The ban on Exchanges announced last month by China, caused that some investors in the cryptocurrency mining business looked for better places to locate their algorithmic encryption machines.
After their searching process, they found a little town near Quebec, Canada –characterized by its cold weather, and clean, economic energy–, to establish their machinery and took advantage of the low prices of electricity.
“There’s a very clear opportunity to find a lot of energy at good prices, and we have the perfect weather to mine”, said Emiliano Grodski, cofounder of Bitfarms, during a recent tour of the Farnham facility.
The largest variable cost in crypto mining is the electricity, and according to Bloomberg New Energy Finance: “With electricity demand from crypto miners set to exceed that from electric vehicles in coming years, the hunt for new markets is narrowing to Canada and a handful of Nordic countries”.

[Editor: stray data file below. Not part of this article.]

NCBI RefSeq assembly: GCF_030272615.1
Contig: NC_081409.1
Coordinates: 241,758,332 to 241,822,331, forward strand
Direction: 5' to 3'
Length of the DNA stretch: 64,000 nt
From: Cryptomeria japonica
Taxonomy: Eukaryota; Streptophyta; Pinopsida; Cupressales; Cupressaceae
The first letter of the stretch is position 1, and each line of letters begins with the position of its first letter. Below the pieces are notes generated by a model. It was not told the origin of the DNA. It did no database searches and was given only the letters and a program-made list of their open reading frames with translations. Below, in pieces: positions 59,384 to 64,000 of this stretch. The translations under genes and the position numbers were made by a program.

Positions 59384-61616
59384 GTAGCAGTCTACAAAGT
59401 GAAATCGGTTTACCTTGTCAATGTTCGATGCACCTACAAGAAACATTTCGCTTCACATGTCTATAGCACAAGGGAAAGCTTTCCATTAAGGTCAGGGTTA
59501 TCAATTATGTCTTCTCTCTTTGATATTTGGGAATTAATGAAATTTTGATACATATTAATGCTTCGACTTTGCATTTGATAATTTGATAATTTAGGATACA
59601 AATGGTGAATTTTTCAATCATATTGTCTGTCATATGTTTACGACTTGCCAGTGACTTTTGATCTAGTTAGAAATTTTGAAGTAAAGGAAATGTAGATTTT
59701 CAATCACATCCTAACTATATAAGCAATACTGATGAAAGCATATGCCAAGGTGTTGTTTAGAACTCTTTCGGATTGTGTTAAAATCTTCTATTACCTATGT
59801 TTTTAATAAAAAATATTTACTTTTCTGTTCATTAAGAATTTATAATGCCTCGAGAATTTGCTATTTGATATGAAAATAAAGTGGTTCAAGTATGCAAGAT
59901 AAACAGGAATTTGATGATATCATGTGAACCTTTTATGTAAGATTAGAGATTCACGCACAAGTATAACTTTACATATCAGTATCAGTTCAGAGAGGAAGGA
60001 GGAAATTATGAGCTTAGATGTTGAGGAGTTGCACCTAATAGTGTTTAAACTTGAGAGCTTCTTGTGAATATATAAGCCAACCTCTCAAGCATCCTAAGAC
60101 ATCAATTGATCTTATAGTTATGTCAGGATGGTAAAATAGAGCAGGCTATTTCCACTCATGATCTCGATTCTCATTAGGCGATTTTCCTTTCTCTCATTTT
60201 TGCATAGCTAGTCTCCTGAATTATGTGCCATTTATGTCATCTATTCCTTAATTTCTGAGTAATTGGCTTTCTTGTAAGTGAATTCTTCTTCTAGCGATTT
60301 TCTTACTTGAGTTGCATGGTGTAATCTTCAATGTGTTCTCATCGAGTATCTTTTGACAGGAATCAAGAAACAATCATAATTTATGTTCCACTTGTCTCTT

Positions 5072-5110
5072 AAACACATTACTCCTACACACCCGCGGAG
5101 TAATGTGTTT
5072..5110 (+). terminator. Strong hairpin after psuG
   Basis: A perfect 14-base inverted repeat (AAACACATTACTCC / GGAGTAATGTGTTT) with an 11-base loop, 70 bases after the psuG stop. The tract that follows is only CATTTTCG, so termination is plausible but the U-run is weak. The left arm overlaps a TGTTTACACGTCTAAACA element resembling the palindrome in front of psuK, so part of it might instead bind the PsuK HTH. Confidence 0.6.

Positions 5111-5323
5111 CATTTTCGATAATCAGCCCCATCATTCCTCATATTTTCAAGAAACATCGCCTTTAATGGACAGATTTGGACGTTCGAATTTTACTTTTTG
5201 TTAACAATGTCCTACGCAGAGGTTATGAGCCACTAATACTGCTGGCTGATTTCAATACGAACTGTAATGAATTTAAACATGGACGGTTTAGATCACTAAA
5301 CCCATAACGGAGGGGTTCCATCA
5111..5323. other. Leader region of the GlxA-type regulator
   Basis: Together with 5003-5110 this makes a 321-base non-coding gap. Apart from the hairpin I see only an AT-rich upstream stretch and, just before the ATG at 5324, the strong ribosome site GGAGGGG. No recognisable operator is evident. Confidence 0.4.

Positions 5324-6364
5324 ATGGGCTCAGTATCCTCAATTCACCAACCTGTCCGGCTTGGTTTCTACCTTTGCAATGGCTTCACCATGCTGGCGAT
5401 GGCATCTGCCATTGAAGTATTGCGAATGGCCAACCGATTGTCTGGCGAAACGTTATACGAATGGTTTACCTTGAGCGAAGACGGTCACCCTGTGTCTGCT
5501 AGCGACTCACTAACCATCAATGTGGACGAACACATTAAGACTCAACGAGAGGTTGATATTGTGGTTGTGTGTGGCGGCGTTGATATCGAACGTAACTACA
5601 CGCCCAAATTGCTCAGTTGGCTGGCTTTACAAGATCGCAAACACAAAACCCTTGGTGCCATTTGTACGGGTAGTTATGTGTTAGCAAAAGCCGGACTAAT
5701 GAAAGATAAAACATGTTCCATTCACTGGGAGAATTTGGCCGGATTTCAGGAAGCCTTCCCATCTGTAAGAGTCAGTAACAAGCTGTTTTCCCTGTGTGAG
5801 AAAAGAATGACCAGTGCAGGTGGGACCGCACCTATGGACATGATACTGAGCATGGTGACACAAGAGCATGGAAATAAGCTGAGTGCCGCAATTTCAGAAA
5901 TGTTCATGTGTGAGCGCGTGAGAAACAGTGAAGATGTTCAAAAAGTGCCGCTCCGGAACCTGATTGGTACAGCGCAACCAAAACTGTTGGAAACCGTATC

Due to the great energy consumption by digital mining companies, the utility Hydro-Quebec, said there won’t be cheap power for every mining company looking to establish their operational centers in the region.
Through a statement, Hydro-Quebec even suggested a higher tariff for cryptocurrency miners. The Quebec government also questioned the companies’ contribution to the province economy.
“If you want to come settle here, plug in your servers and do Bitcoin mining, we’re not really interested”, said the Premier from Quebec, Philippe Couillard. “There needs to be added value for our society; just having servers to do transaction mining and acquire new Bitcoins, I don’t see the added value”.
Couillard was more willing to welcome companies that would create “a real eco-system or a real technological transformation centered on Blockchain”, even if the project is financed with cryptocurrencies.
By Omar Cortés